“We were terrified in the dark, all crushed together. We could hardly breathe. Then we heard them yell, ‘The Immigration! Stay quiet!’ We saw lights flashing around as immigration checked us. We had to stay there piled on top of each other, without no noise or nothing, for about forty minutes. There were elderly ladies that were crying in the quiet because they were on top of each other, and they couldn’t stand it anymore.
“From San Juan, Texas to Chicago we maintained that position, without drinking water, without going to the restroom, without eating any food. In that vegetable truck, suffocating because we couldn’t breathe. I passed out many times. Also, it was in the middle of a snow storm in the winter, and we only had summer clothes. There was ice on top and underneath. And those with feet in the ice, their shoes got stuck and they couldn’t move their feet. Their shoes came apart from them trying to move. There was ice, wind, and snow.
“We tried to signal the people up in the cab of the truck, to try to get their attention. But they’d say, ‘Be quiet, we can’t do nothing!’ We were so cold. They should have tried to do something to get us warm, maybe blankets.
“There was one lady who was very old, very drained, and she was coming to join her family. I thought she was going to die in the create. But she lived. We had a young boy, traveling without his parents. The whole trip lasted for six to seven days, with almost no food, but we were in the truck with vegetables, in the crate for two days.
“We finally got to Chicago where they took us out and gave us food. When they got me out I felt like I was suffocating. I thought I was dying. It was a nightmare, and I have nightmares about it all the time.
“When we came in a van to Onarga from Chicago, we saw all the ice and snow. There were trailers turned over and cars stuck along the road. I was very skinny and sick for about fifteen days, with dehydration and a cold. And my brother, who came with me, for about a month, he had his feet black from the cold. After that the feet started to peel.”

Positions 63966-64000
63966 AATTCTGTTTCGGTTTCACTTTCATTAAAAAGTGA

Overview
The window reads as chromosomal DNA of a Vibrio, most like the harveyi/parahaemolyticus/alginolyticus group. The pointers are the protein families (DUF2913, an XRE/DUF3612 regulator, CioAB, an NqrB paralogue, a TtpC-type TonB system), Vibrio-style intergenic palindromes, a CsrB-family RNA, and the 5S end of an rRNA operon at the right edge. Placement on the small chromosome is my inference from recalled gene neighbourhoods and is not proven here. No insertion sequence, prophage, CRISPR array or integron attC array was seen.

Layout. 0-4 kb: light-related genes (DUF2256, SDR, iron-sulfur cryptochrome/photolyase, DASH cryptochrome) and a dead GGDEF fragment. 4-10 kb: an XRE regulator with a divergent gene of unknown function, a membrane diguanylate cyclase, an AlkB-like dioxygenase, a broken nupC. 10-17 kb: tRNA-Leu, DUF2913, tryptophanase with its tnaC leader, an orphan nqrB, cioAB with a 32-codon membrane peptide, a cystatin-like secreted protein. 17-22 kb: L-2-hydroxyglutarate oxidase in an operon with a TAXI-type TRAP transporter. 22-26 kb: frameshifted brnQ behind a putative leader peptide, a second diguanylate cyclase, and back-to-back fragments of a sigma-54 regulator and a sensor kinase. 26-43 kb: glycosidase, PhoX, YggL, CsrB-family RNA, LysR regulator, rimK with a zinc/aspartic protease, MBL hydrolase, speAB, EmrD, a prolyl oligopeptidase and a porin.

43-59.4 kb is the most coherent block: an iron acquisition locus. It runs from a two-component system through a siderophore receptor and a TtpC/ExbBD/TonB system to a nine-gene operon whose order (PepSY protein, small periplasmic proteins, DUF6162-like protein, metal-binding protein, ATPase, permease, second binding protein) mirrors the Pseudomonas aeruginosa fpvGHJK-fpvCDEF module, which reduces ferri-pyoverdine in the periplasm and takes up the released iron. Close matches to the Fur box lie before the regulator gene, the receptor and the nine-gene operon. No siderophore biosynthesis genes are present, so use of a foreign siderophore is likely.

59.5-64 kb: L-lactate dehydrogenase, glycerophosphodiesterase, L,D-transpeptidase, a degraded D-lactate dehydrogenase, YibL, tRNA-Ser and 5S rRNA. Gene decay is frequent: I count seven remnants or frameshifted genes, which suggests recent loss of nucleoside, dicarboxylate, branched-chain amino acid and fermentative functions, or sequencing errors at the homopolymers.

I believe Teresa’s story brings stark issues about justice to our consideration. What are basic rights that all people have? To whom do we as a nation owe obligations?
Article 25 of the Universal Declaration of Human Rights was adopted by the United Nations General Assembly on December 10, 1948. The United States signed it. It includes our familiar rights, such as freedom of speech and religion, but it also says that everyone has the right to a standard of living adequate for the health and well-being of himself and his family. Among other conditions, this includes food, clothing, housing, and medical care. Under this principle, Teresa and her family deserve basic sustenance.
Michael J. Sandel, in Justice: What’s the Right Thing To Do? (2009), talks about the ideas of philosopher, Alasdair MacIntyre. MacIntyre says struggles to do what is right come from our story telling nature. We are all tell part of greater stories, such as that of our family or nation, and we have obligations because of them.
Citizens of the United States share much common history with people living in Mexico and Central America, and we jointly participate in many stories. The U.S. and Mexico fought a war, after which Mexico ceded much of its northern territories to the U.S., including Texas, California, and much of New Mexico and Arizona. Likewise, the United States occupied and controlled much of Central America. We also entered NAFTA, the North American Free Trade Agreement of 1994, which decimated poor farmers in Mexico and Central America. Because of basic human rights and a history of such shared actions, I believe we have some sort of obligation to the people of these countries.